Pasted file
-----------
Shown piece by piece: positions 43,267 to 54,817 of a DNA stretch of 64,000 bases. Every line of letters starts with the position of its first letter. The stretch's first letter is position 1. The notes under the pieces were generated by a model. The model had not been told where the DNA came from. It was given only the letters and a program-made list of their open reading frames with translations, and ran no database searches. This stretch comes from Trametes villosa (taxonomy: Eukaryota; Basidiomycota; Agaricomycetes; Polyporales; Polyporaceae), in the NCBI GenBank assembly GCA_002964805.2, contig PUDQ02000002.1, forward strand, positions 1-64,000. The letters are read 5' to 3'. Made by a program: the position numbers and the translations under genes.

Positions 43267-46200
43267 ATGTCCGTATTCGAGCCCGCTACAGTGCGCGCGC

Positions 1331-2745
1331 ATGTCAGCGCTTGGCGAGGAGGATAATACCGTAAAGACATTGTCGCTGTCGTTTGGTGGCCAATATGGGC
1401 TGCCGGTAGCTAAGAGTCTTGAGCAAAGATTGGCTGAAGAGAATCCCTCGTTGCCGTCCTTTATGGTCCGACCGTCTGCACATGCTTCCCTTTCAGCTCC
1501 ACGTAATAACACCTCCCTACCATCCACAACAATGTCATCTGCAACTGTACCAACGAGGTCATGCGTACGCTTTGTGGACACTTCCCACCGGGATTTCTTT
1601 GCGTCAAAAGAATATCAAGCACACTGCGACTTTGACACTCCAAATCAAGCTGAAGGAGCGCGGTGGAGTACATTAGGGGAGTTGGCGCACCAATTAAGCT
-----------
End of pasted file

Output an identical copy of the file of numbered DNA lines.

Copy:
Shown piece by piece: positions 43,267 to 54,817 of a DNA stretch of 64,000 bases. Every line of letters starts with the position of its first letter. The stretch's first letter is position 1. The notes under the pieces were generated by a model. The model had not been told where the DNA came from. It was given only the letters and a program-made list of their open reading frames with translations, and ran no database searches. This stretch comes from Trametes villosa (taxonomy: Eukaryota; Basidiomycota; Agaricomycetes; Polyporales; Polyporaceae), in the NCBI GenBank assembly GCA_002964805.2, contig PUDQ02000002.1, forward strand, positions 1-64,000. The letters are read 5' to 3'. Made by a program: the position numbers and the translations under genes.

Positions 43267-46200
43267 ATGTCCGTATTCGAGCCCGCTACAGTGCGCGCGC

Positions 1331-2745
1331 ATGTCAGCGCTTGGCGAGGAGGATAATACCGTAAAGACATTGTCGCTGTCGTTTGGTGGCCAATATGGGC
1401 TGCCGGTAGCTAAGAGTCTTGAGCAAAGATTGGCTGAAGAGAATCCCTCGTTGCCGTCCTTTATGGTCCGACCGTCTGCACATGCTTCCCTTTCAGCTCC
1501 ACGTAATAACACCTCCCTACCATCCACAACAATGTCATCTGCAACTGTACCAACGAGGTCATGCGTACGCTTTGTGGACACTTCCCACCGGGATTTCTTT
1601 GCGTCAAAAGAATATCAAGCACACTGCGACTTTGACACTCCAAATCAAGCTGAAGGAGCGCGGTGGAGTACATTAGGGGAGTTGGCGCACCAATTAAGCT